Usually in our high school, the year ended with the reading of a novel, so there were both multiple questions and essay questions on this novel on the final exam.  In our state, the tenth-graders have to write a persuasive essay on the standardized test, so they practiced on this type essay throughout the year.  Then, the final exam involved their writing a persuasive essay* on why they thought they should receive the grade that they felt they deserved.  In this essay they were to demonstrate not only persuasive essay techniques, but also exhibit some mastery of well constructed sentences.  For example, if they had studied participles, participial phrases, gerunds and gerund phrases, appositive phrases, infinitive phrases, complex sentences and transitional words; they were expected to employ these structures in their writing.

They were graded on this essay* by how convincing their argument was and their sentence construction "maturity" compared to how they had written at the beginning of the year.  In this way, a student who showed improvement but was still not too accomplished could make a good grade if he/she showed marked improvement.

And, surprisingly, most of the students were realistic about the grade that they felt they deserved.

*Because grades were due so soon after exams, the paragraph/essay format was used as taught in The Practical Writer by Edward P. Bailey and Philip A. Powell. This is a "mini-essay" composed of a topic sentence with two opinions in it.  Next, comes the subtopic #1 and its reasons and support, then subtopic #2 and its reasons and support, followed by the concluding sentence/reworded topic sentence.  (about 10-12 developed sentences.)

This "mini-essay" is so handy!  It is a great tool to teach students to write "tight" essays.

scarletpimpernel's profile pic

scarletpimpernel | High School Teacher | (Level 1) Educator Emeritus

Posted on

We have to give cumulative exams at my school; so I create one which includes a variety of multiple choice, multi-answer matching, and short answer.  The last portion of the exam always includes analysis.  For ninth graders, I give them a short story with which they are not familiar, and they analyze it for devices, themes, stylistic techniques, etc.  This forces them to put into practice what they have learned.  For tenth graders, I usually use an article which they must analyze for bias and other writing strategies.  I'm not sure what your exam setup is, but we have such a short turnaround time between when students take their exams and when exams are due, that I do not have time to grade essays for each student; so I have to settle for briefer sentence answers.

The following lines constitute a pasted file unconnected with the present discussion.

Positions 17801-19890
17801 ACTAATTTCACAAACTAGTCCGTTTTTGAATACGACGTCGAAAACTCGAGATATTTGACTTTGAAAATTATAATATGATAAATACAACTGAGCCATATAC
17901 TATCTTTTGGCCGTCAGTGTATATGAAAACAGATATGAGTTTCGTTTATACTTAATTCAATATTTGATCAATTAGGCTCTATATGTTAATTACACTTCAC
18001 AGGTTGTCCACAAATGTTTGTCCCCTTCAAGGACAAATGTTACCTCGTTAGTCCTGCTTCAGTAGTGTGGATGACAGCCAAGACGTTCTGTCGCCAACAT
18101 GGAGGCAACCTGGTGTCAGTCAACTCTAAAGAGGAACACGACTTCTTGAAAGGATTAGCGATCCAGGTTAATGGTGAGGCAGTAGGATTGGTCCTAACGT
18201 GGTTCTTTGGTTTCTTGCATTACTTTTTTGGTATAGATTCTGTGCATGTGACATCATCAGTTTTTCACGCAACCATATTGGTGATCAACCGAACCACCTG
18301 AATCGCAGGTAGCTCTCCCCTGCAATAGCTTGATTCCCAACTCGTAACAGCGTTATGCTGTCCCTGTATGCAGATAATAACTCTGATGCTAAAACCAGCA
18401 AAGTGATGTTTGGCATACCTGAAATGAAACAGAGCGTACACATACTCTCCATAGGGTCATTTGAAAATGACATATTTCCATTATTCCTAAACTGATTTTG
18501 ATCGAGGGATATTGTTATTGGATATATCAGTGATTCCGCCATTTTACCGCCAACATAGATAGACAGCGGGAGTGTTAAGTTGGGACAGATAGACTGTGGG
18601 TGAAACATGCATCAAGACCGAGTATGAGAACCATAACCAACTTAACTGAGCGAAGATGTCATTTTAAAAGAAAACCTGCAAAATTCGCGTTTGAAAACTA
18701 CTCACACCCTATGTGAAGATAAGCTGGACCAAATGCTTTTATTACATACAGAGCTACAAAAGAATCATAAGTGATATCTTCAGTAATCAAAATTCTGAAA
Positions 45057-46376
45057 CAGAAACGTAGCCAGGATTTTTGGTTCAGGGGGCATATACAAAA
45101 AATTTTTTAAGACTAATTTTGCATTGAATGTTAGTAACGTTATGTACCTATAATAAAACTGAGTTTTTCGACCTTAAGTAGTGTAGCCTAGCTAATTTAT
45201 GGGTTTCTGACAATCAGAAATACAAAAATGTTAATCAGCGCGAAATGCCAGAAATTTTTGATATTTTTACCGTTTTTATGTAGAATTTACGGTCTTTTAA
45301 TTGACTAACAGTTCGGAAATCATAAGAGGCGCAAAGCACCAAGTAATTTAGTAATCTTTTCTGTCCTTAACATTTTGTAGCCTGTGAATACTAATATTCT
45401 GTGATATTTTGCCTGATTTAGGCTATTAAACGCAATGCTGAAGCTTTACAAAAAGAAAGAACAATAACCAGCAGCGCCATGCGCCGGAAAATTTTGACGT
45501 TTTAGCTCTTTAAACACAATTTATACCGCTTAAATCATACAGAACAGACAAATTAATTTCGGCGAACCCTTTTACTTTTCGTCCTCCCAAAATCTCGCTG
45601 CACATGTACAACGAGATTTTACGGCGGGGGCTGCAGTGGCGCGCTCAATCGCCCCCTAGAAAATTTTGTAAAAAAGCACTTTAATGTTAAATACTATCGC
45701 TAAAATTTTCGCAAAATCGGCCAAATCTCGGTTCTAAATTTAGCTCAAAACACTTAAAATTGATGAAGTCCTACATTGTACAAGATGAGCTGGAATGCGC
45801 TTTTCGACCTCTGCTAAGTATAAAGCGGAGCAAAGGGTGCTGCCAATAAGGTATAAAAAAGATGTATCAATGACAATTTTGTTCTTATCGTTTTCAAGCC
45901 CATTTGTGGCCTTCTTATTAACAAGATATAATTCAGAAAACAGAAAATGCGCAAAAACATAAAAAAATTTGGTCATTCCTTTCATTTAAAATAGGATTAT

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copelmat | High School Teacher | (Level 3) Associate Educator

Posted on

I use a cumulative portfolio that includes a final reflective essay that asks students to tie together various themes from the works we've read and comment upon their own growth as a reader and writer. I've found it's very effective to help student and teacher alike to see exactly what was learned and it provides me a wealth of insight into what modifications and changes I might want to make to the class the next year.

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accessteacher | High School Teacher | (Level 3) Distinguished Educator

Posted on

I, like epollock, vary in my approach to exams, however, for me I really like a mixture of half multiple choice and then the other half essay questions based on passages that students have already answered multiple choice questions on. This I find really helps students get to grips with the passages in perhaps a more superficial way and then challenges them to analyse them more deeply.

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susan3smith | High School Teacher | (Level 2) Educator

Posted on

My favorite exam at the end of the year is an essay in which students select three to five pieces of literarature that we have studied throughout the year to be nominated for an on-level textbook.  They have to justify their selections using several criteria:  (1) content/ themes that interest and engage young people, (2) content that provides insight into a particular time period and culture, but also has universal appeal, (3) artistry in craft and technique.  Included in their discussion they must consider  what stronger students might be able to gain from such a a work of literature and what problems weaker students might face. 

I ask that students choose from a variety of genres and literary periods.  I grade on a rubric.  This type of assessment results in high level thinking skills--evaluation.  It gives students choices, and it allows me to determine what units have been particularly successful during the year. 

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joaniejob | (Level 1) eNoter

Posted on

I like to do a final creative project that really challenges students to "think outside the box." For each of the novels read, they have taken quizzes and written an essay. By the end of the year, I let them choose one book we've read and create a final project on that book. The students have a submit a proposal a few weeks before the project is due, then as the project progresses they check in with me and let me know how it's going. I've had students come up with some really fun and in-depth projects. For example, one student wrote a movie script based on a novel we read and then filmed a scene with friends. Another student wrote songs with lyrics about a novel and then recorded a few of the songs. It's a really fun way to end the year and make them think in-depth about the books they read. I think that students will remember these fun projects (and thus, remember the books) better than if they just took a multiple choice test. 

    Oh, how fun!!!  How do you sell this project to get such positive response?  Are you located in a rural or metropolitan area?  Are your classes advanced students or otherwise!  Kudos to you, my friend.